16. Stella's Boy says:

    I saw Fury Road with my brother-in-law and halfway through he asked me the rating and didn’t believe me when I said it’s R. The fact that it is R while something like Taken (repeated beatings, stabbings, shootings, etc.) is PG-13 is just a joke.

  17. Nick Arden says:

    >>>As usual, Clooney can’t open a film big unless he has help.

    Clooney couldn’t open an envelope.

  18. Geoff says:

    SPOILER ALERT

    I have seen ‘Fury Road twice now, loved it, but it is DEFINITELY an R-rated film – no there’s not much gratuitous that is shown, but there is a ton of grotesque stuff there if you really stop to watch for it:

    – the guitarist basically has a burnt face that is covered with bandages
    – Immorten Joe has his face ripped off in the climax (right on the edge just like the chainsaw scene in Scarface)
    – Max getting tattooed all over his back in the beginning
    – the gun baron with the amorphous body then shot up with blood squibs near the end
    – the other baron who has his eyes shot out in the middle

    None of this stuff is lingered on but none of it is really hidden either…..and why should it be? If Warners had a few shots cut out to earn a PG-13 rating, then it would have just pissed off the fanboys and hurt the amazing buzz that this film was getting leading to its release.

    Yeah you look at films like the first Taken and The Dark Knight and they come close, but you see the difference: no blood is shown and that’s what it takes to nab the PG 13-rating. Blood is SHOWN in Max Max: Fury Road kind of like Pulp Fiction actually…..it’s just not lingered on. But that gets you an R-rating.

  19. Bulldog68 says:

    Ever wonder how Temple of Doom got by with a PG13 for its heart ripping scene? Or how about Lone Ranger? Sucker Punch?

    Not campaigning that Mad Max should have been PG13. Just wondering about the consistency of the MPAA.

    Imagine, we live in a world where The Dark Knight is PG13, but Philomena and The King’s Speech are Rated R.

    WTF.

  20. jesse says:

    I think that’s one place where the old-people mindset of “comic book heroes are basically kid stuff” that keeps a movie like THE DARK KNIGHT from much serious awards consideration does help the studio bottom line: by the same token, they see Batman and they think PG-13, unless it’s really graphically violent or sexual.

  21. EtGuild2 says:

    Not sure where else to put it; ALOHA is one of the strangest studio releases I’ve ever seen.

The Hot Blog

movieman on: BYOBlog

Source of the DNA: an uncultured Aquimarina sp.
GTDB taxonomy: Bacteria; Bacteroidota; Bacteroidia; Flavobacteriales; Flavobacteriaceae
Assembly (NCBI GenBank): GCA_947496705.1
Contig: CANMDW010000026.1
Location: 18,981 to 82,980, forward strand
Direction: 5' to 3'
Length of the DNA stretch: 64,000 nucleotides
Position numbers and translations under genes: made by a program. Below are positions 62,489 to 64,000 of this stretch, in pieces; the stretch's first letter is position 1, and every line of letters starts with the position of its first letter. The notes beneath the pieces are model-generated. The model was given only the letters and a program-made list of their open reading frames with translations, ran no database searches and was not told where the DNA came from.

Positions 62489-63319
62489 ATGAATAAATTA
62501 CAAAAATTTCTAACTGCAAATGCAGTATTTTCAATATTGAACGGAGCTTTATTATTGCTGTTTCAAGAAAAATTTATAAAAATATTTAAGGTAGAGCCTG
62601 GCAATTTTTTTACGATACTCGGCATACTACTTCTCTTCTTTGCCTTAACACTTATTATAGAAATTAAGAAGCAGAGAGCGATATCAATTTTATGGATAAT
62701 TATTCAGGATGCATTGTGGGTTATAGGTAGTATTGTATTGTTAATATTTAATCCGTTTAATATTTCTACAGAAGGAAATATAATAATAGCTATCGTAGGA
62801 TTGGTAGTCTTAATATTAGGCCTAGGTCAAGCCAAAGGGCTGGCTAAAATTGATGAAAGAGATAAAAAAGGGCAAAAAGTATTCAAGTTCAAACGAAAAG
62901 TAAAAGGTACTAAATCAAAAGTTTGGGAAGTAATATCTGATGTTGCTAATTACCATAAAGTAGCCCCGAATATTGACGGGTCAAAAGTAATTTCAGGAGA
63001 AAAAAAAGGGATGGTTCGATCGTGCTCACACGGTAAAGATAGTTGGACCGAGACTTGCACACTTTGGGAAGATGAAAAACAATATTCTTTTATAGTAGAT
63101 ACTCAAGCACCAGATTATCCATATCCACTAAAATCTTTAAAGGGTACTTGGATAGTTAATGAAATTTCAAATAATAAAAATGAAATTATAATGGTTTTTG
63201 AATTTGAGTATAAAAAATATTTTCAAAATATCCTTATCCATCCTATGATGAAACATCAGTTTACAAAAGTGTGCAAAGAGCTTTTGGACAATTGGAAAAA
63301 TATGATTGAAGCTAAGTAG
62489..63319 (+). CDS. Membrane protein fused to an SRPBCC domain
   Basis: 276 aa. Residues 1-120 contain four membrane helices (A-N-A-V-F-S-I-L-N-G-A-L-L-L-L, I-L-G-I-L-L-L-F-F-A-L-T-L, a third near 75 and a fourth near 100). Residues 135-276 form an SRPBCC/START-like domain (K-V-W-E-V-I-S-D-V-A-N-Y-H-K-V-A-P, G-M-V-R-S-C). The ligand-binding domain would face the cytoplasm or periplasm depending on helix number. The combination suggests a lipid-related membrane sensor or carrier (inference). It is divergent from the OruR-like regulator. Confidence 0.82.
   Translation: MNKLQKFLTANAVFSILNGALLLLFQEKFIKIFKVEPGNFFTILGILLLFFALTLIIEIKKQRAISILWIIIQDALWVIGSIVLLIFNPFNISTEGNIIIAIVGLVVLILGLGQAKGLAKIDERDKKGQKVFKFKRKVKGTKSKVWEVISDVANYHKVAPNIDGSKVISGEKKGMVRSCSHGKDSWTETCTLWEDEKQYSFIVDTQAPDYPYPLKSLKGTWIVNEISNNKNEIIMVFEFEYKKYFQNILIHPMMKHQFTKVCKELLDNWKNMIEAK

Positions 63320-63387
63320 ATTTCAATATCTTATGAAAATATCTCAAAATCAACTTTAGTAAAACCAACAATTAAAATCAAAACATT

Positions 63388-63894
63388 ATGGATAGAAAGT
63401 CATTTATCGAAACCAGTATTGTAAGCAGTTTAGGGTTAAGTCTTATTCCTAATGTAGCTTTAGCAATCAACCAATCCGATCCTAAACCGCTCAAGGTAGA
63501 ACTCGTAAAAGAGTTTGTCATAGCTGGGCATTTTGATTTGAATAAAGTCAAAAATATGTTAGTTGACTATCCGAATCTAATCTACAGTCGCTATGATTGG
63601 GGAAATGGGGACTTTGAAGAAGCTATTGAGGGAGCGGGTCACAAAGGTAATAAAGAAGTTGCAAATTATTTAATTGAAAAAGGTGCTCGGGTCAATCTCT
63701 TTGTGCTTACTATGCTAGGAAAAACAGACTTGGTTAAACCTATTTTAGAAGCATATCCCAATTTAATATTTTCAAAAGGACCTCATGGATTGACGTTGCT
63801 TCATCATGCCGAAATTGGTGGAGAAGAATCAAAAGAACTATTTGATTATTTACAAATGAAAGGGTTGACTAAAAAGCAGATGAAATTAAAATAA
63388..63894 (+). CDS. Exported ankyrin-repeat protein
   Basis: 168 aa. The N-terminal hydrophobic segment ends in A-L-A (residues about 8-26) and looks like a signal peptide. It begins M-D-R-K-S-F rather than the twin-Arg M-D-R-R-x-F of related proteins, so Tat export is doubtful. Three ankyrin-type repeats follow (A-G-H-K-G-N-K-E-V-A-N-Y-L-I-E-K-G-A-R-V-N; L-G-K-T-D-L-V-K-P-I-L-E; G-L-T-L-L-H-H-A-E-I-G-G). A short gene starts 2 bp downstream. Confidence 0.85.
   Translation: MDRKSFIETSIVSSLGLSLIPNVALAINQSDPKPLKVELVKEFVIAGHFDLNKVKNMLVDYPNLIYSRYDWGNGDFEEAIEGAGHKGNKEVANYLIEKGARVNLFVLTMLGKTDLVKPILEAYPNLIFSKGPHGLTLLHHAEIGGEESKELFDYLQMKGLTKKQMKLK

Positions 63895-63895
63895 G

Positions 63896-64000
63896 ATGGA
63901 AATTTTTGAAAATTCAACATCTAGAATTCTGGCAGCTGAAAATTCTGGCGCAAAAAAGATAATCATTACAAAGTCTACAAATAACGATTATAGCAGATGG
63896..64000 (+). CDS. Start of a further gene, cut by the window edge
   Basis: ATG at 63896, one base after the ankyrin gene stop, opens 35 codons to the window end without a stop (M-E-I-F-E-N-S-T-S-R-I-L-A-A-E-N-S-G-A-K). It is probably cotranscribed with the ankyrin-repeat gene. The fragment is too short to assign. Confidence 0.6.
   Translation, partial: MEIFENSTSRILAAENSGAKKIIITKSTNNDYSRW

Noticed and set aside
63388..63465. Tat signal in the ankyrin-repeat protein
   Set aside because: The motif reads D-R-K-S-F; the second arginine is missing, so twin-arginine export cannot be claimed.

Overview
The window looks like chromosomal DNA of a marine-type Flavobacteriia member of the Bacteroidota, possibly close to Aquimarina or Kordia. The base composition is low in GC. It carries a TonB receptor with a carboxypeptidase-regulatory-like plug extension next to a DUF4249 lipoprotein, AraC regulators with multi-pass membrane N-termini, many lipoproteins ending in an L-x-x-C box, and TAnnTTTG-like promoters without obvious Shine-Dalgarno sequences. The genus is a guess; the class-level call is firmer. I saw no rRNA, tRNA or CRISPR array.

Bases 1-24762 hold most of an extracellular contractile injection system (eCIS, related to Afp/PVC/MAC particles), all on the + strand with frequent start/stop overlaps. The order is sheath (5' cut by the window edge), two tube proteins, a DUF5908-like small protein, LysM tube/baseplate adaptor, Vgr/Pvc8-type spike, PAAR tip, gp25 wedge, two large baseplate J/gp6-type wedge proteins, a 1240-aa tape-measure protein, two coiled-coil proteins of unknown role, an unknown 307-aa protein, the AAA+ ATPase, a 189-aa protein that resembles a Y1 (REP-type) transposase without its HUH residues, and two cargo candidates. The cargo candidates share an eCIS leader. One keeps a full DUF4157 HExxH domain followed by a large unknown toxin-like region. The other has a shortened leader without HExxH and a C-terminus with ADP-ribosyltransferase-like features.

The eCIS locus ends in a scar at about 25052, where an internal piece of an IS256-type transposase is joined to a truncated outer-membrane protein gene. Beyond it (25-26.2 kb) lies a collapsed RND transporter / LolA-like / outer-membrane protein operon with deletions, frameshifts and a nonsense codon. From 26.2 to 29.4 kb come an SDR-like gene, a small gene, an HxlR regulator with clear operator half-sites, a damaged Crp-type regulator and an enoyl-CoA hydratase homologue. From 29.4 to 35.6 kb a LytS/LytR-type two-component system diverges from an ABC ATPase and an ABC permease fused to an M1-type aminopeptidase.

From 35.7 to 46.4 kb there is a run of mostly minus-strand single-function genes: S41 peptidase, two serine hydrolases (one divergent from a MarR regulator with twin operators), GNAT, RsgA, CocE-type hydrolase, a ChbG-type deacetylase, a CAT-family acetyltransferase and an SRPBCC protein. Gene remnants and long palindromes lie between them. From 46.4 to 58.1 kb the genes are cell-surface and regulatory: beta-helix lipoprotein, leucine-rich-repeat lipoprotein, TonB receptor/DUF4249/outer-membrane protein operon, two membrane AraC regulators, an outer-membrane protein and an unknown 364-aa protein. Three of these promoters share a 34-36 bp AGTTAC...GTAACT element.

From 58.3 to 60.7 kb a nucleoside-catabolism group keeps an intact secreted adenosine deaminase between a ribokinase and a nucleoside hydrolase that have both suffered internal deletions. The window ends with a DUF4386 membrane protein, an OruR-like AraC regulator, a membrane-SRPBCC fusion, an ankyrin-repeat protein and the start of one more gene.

Stella's Boy on: BYOBlog

movieman on: BYOBlog

Hcat on: BYOBlog

movieman on: BYOBlog

leahnz on: BYOBlog

movieman on: BYOBlog

movieman on: BYOBlog

leahnz on: BYOBlog

Stella's Boy on: BYOB - RIP The Goldfinch

Quote Unquotesee all »

“Well, actually, of that whole group that I call the post-60s anti-authority auteurs, a lot of them came from television. Peckinpah’s the only one whose television work represents his feature work. I mean, like the only one. Mark Rydell can direct a really good episode of ‘Gunsmoke’ and Michael Ritchie can direct a really good episode of ‘The Big Valley,’ but they don’t necessarily look like The Candidate. But Peckinpah’s stuff, even the scripts he wrote that he didn’t even direct, have a Peckinpah feel – the way I think there’s a Corbucci West – suggest a Peckinpah West. That even in his random episodes that he wrote for ‘Gunsmoke’ – it’s right there.”
~ Quentin Tarantino

“The thought is interrupted by an odd interlude. We are speaking in the side room of Casita, a swish and fairly busy Italian bistro in Aoyama – a district of Tokyo usually so replete with celebrities that they spark minimal fuss. Kojima’s fame, however, exceeds normal limits and adoring staff have worked out who their guest is. He stops mid-sentence and points up towards the speakers, delighted. The soft jazz that had been playing discreetly across the restaurant’s dark, hardwood interior has suddenly been replaced with the theme music from some of Kojima’s hit games. Harry Gregson-Williams’ music is sublime in its context but ‘Metal Gear Solid 4: Guns of the Patriots’ is not, Kojima acknowledges, terribly restauranty. He pauses, adjusting a pair of large, blue-framed glasses of his own design, and returns to the way in which games have not only influenced films, but have also changed the way in which people watch them. “There are stories being told [in cinema] that my generation may find surprising but which the gamer generation doesn’t find weird at all,” he says.
~ Hideo Kojima